So for years while I was in graduate school I spent hours looking through real-estate databases at homes that I might be able to afford when I entered the real world and got a job. I knew with certainty that I wanted to return to my beloved hometown of Rochester. As luck would have it, and I count myself very lucky, I had a full-time position, in Rochester, ready to go before I graduated. To add to this fortuitous situation, it was with a firm I had interned for in years past, and who specializes in Historic Preservation work. How perfect for a nerd like me!
This occasional past-time of looking through internet results and perusing the Saturday Real Estate section in the newspaper, turned serious on New Years. Not that I made an official resolution or anything, I just reached out to a realtor friend of mine, Rome Celli, who has an eye for historic homes on December 31st. I had identified a group of interesting houses within the weeks leading up to reaching out to Rome, and so, we started setting up showings. Rome threw in a few to boot. A 1890’s transitional Queen Anne, with a great porch and slate roof was first, a 1910’s clapboard sided Four Square…also with a great porch, and gleaming woodwork to boot came after that. There were a few others, but my memory is foggy. Then came the exquisite Arts and Crafts house (okay it really was just a large dressed up four square) with rambling gardens, stained glass, original pantry, and heinous kitchen…I almost submitted an offer, but backed out before submitting the paper work. The modest Colonial Revival with a showcase 1930’s interior, completely original, minus a few windows, and with a wooded ravine for a backyard was next. I liked it so much I wrote a column on it. Alas, I am just a bit vain, and needed some more curb appeal than what it could offer me.
So it seemed that I was not quite finding the right fit. It would be nice to live in the City and close to work, or at least a commute of less than 5 miles. However, what I was really particular about was that the house had to have good design, and had to be largely original…because I really just hate new bathrooms (they never look right…ever), I love original kitchens, but acknowledge they’re impossible to find, also, I am definitely a sucker for anything with an Arts and Crafts style vibe, or 1920s flair. In addition to that…maybe, just maybe, that house with an impossible to find kitchen, good design, and particular amount of architectural showy-ness could have an interesting, perhaps even important history, I’m pretty sure my eyes would roll back in my head and it would all be over if that happened.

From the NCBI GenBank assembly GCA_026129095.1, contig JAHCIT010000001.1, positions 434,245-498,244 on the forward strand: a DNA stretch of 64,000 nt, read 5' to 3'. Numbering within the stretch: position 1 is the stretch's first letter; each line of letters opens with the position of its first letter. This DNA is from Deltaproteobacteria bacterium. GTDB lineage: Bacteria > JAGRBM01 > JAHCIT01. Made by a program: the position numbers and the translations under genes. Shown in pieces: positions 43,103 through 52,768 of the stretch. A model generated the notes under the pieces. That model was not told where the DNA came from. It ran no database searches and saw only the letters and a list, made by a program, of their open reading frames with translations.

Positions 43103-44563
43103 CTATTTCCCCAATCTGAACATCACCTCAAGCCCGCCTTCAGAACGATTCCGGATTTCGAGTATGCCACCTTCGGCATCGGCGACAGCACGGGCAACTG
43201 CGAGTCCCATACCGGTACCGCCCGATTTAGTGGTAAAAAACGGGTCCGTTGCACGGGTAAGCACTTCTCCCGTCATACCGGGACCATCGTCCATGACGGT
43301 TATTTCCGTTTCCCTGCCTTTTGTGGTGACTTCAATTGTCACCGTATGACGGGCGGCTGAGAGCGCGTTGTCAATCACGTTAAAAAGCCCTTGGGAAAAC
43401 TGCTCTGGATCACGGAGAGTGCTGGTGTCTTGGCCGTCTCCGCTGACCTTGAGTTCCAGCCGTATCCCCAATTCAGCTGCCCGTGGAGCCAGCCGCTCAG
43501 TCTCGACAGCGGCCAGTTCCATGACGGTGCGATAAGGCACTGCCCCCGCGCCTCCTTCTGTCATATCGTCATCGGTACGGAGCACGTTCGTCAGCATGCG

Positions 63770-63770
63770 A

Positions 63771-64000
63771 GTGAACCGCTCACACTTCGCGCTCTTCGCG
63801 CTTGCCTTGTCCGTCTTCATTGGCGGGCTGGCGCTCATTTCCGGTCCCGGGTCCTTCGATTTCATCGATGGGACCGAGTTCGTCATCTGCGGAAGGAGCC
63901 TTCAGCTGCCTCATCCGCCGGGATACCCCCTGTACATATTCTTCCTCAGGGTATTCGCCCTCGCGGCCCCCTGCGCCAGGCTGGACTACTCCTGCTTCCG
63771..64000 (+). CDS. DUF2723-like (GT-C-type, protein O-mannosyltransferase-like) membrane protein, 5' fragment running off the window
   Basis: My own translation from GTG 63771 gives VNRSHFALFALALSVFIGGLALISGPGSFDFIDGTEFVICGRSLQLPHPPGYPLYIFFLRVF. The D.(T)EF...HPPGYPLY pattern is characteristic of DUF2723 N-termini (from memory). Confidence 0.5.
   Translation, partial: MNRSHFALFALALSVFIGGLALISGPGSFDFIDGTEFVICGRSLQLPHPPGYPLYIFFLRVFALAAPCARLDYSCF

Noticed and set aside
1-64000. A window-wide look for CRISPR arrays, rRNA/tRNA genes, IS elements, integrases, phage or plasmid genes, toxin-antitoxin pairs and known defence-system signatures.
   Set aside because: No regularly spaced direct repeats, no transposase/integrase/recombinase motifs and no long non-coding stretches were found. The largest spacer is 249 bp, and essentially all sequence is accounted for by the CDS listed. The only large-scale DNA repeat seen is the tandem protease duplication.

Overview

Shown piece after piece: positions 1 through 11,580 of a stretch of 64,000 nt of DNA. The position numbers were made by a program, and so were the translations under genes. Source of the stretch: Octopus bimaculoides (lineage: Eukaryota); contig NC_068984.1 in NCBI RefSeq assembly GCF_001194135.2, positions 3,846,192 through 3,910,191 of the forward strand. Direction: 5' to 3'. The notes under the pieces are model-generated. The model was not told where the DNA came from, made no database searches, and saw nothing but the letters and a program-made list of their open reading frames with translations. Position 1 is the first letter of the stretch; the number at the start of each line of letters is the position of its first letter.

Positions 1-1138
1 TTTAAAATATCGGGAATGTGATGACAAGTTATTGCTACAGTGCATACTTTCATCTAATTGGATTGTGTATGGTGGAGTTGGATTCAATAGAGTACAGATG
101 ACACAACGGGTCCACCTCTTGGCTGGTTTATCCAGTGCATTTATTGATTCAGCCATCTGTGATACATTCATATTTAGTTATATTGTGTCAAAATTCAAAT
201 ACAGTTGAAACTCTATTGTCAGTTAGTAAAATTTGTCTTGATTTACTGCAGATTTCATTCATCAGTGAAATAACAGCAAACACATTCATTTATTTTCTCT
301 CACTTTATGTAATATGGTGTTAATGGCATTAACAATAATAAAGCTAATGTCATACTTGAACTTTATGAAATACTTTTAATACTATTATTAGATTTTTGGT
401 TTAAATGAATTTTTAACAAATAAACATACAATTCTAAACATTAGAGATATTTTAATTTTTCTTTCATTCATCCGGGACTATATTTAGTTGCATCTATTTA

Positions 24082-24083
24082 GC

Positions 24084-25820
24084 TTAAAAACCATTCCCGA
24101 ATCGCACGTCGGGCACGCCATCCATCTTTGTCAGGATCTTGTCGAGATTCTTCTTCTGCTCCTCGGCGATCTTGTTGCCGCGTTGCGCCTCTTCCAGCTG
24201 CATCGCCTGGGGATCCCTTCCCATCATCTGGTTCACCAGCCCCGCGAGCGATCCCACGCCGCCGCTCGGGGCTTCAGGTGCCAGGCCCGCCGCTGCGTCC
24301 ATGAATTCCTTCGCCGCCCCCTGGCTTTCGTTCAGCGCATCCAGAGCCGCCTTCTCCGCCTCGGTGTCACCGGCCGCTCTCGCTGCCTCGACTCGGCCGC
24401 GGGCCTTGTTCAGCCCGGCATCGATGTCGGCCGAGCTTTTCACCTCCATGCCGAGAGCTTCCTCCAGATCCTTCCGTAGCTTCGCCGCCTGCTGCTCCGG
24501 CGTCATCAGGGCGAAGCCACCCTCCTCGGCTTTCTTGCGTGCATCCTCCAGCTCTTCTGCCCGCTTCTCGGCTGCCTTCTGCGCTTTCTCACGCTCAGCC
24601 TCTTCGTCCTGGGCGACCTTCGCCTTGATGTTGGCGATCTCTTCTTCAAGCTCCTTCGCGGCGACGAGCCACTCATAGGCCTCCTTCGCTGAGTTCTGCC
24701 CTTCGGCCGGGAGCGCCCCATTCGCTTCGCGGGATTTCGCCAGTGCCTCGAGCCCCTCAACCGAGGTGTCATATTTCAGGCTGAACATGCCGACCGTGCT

So why would I ever take a look at a vinyl clad…one of the cardinal sins!…house that had been sitting on the market for months?
…that was full of dolls, and dark orange maroon carpeting?
Welllll…the triple gable is pretty cool, it does have a lot of windows, and there might be some original light fixtures. While green might not be my ideal color for cabinetry, I was pretty sure that looked like an original kitchen, with a badass sink.
…and who doesn’t love a lilac and black tiled bathroom?
Well, it certainly was worth a look.
One thought on “Beginnings”
Chris, your new home looks like it has great “bones”! You are the perfect owner to help it meet its potential. Even though you will be living in Irondequoit, I know your heart will remain in Brighton. Anyway, the land where your new home is situated was once part of Brighton, as you already know.
Best of luck in your renovation/restoration.
Arlene Wright Vanderlinde.